Barry brews and sells beer in Shockoe Bottom. Not only that but Barry’s beer is a special formula that took Barry five years to develop. In addition, Barry worked in the apprentice program at Anheuser-Busch for 4 years to learn his trade. Barry has now set up his shop on Main Street, in the heart of the action in The Bottom in lieu of accepting a permanent Beer Master position at Anheuser. He had to follow his passion.
Barry’s only problem is Bradley.
Bradley also sells beer in The Bottom. Unschooled, but with the same passion for the best in local beer, Bradley hung his shingle in the very next block down the street from Barry.
Amazingly, the two men opened their brewery start-ups within a month of each other. Both men’s beer is awesome with a taste that far exceed any other brewery in town. Locals and tourists alike find themselves paralyzed by the choice of purchasing beer from one brewery over the other — none of the beer is cheap.
With price, quality and accessibility all equal, how can Barry separate his beer from Bradley’s, and vice-versa?
When I was 11 years old, a friend of mine faced a similar conundrum. He delivered the Times every morning in my neighborhood and the paper had a contest every week: the kid who opened the most new accounts won a box of candy bars.
His problem was that subscriptions to the paper cost the same as buying it at the newsstand — plus you were obliged to tip the paperboy. He was competing with every newsstand in the neighborhood to sell the same product, not to mention that it cost a little more with tip.
He explained this obstacle to his mother one night and she asked him a simple question: “What else can you do for these people, besides sell them newspapers?”
The next morning, he re-canvassed the homes of people who had declined him before. The first person he visited was an elderly lady.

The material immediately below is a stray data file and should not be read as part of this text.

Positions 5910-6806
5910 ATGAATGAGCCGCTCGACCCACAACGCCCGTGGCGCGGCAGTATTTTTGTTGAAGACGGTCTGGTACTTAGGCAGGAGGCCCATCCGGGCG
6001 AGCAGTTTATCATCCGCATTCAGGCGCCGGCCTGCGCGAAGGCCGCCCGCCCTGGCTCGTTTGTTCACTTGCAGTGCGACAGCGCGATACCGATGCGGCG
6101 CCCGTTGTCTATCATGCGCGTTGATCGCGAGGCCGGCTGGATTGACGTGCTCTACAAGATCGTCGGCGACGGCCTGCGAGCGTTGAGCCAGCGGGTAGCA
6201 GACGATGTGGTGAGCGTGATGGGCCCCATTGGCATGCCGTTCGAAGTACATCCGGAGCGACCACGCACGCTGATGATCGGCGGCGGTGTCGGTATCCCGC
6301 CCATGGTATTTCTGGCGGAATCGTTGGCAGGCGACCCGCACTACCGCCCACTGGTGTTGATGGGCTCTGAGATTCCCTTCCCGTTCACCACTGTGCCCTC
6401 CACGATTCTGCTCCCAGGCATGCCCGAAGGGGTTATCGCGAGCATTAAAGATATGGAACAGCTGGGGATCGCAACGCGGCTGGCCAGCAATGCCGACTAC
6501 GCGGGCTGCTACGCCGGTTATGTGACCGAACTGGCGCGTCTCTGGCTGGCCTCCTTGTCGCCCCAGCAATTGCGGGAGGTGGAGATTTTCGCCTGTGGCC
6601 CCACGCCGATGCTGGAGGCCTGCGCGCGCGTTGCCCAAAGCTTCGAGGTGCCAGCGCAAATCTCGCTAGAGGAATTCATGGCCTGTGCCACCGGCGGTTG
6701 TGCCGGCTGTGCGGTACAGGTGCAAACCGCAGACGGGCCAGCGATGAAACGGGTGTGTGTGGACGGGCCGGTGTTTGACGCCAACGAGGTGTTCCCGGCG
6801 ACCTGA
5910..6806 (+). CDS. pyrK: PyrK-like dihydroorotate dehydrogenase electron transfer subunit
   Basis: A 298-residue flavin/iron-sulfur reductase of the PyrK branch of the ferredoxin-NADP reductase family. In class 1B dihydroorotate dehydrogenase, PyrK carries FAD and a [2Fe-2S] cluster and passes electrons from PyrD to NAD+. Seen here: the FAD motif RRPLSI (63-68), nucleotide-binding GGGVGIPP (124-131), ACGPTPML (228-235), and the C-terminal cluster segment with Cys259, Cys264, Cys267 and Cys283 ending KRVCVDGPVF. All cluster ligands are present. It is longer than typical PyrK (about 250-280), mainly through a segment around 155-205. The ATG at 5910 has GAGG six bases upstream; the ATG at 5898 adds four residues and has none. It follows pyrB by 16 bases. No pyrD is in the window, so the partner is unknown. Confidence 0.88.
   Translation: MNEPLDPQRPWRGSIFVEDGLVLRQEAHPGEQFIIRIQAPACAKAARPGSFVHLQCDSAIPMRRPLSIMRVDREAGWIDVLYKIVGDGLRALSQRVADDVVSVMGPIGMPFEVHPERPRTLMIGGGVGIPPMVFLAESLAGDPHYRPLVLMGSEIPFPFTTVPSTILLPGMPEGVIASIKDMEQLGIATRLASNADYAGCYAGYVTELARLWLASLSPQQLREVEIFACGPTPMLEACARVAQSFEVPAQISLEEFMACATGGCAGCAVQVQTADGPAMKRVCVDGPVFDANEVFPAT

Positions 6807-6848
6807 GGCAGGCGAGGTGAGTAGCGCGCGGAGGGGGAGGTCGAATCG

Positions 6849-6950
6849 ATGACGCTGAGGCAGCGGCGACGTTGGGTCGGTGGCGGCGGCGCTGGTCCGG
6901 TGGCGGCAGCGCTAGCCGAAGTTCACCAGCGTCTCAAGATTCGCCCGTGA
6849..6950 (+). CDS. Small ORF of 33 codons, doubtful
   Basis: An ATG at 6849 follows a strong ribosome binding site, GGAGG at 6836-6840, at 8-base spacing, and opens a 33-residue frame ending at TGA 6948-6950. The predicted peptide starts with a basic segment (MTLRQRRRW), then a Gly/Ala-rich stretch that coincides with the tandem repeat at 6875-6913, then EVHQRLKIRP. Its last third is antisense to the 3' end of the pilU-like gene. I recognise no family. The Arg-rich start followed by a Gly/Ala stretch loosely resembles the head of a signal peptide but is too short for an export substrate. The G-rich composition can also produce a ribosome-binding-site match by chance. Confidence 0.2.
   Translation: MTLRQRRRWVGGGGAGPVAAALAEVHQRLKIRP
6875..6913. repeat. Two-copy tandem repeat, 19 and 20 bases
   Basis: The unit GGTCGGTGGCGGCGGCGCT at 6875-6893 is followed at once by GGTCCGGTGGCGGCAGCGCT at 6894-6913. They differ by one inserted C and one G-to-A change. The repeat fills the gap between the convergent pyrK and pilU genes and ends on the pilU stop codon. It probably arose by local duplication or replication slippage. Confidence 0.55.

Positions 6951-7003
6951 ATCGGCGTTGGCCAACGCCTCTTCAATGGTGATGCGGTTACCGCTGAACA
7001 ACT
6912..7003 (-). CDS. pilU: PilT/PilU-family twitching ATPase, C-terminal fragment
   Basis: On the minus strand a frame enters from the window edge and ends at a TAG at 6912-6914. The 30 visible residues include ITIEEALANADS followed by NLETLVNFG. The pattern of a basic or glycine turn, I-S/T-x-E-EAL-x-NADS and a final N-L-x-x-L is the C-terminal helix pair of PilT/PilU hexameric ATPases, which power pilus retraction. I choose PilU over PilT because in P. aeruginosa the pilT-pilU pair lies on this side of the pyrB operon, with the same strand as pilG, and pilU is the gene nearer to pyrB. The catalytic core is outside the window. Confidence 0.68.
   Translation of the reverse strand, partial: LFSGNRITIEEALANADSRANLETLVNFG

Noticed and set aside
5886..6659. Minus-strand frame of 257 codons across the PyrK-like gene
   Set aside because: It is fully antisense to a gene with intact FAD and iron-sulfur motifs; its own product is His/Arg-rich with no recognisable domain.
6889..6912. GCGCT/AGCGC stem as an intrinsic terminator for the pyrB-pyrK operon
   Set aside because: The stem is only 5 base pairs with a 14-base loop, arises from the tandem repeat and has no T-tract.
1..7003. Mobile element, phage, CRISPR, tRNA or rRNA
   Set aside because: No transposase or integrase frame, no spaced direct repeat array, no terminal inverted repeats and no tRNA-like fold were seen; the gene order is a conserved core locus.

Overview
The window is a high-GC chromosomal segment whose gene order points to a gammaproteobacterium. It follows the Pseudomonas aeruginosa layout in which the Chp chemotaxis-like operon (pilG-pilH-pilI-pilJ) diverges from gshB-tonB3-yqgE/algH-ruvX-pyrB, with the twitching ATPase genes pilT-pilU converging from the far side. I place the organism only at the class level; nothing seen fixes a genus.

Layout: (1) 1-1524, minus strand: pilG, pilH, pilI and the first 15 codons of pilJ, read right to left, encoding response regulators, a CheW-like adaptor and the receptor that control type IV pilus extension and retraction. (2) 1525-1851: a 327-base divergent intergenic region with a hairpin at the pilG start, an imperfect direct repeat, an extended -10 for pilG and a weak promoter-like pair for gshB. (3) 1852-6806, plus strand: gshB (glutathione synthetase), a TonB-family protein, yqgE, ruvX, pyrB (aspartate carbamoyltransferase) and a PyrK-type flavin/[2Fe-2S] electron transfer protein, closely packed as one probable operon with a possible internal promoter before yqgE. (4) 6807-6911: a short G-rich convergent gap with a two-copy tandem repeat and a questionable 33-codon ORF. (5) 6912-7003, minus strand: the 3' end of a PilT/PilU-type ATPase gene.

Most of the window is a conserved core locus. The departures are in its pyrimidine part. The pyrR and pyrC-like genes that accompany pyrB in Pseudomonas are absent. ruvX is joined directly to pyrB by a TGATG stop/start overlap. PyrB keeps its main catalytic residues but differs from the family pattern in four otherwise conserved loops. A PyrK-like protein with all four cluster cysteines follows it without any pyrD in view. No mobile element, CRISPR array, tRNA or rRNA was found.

“If I go to the newsstand to get the paper, it cost me the same eight cents,” she said. “If I have you deliver it, I have to tip you on top of that. Why should I do that?”
“Because if you get the paper from me,” he said, “I’ll bring you milk twice a week and bagels on Sunday.”
Back then, bagel stores were not ubiquitous in our town like they are now. But his family lived by one. Adding bagels and milk to his route wouldn’t make my job much harder, but it would make a huge difference to many of the older and busier people on his route.
“Wow,” the lady said. “You’d do that for me?”
He explained that he’d bring the bagels on Sunday and when she paid him for the newspaper on Thursday, she could add in the dough for them.
That pitch worked with her, and with dozens of other customers up and down his route. Soon, he was a paperboy powerhouse. He won that candy bar contest countless times.
As entrepreneurs, we’re always thinking about added value and how we can separate our product from that of our competitors. But when it’s impossible to differentiate the product itself, hope is not lost. I told you my “What else?” story to show you that added value doesn’t always come in the product itself.
Let’s take Barry and Bradley.
They’re offering essentially the same products, at the same price, in the same place. Each would do well to ask: “What else can I do to get people in my shop? What else can I do to form an emotional bond with potential customers?”
Maybe Barry has noticed that the tourists have trouble navigating The Bottom. He could use his drawing skills to make a charming map of the area, and give that away. Or maybe special beer nuts. Or maybe a promotion wherein random glasses have coupons stuck to the bottom that entitle the purchaser to a second, free beer. (There, the “thrill” of the lottery itself is the added value.)
The key is to think about what your customers might need — or at least enjoy — beyond your offerings. The possibilities are endless. You just need to be a bit creative.
Who are your customers? What can you give, rather than sell, to them? Focus on that and the selling will take care of itself.
About the Author
Gordon Conner is a Marketing & Branding Consultant/Coach who helps build WOW brands for small local businesses. He has been providing advertising, marketing and branding and services for 40 years and lives in Midlothian, Virginia. He can be reached at Gordon@BranWorks.com, or read more at www.BranWorks.com.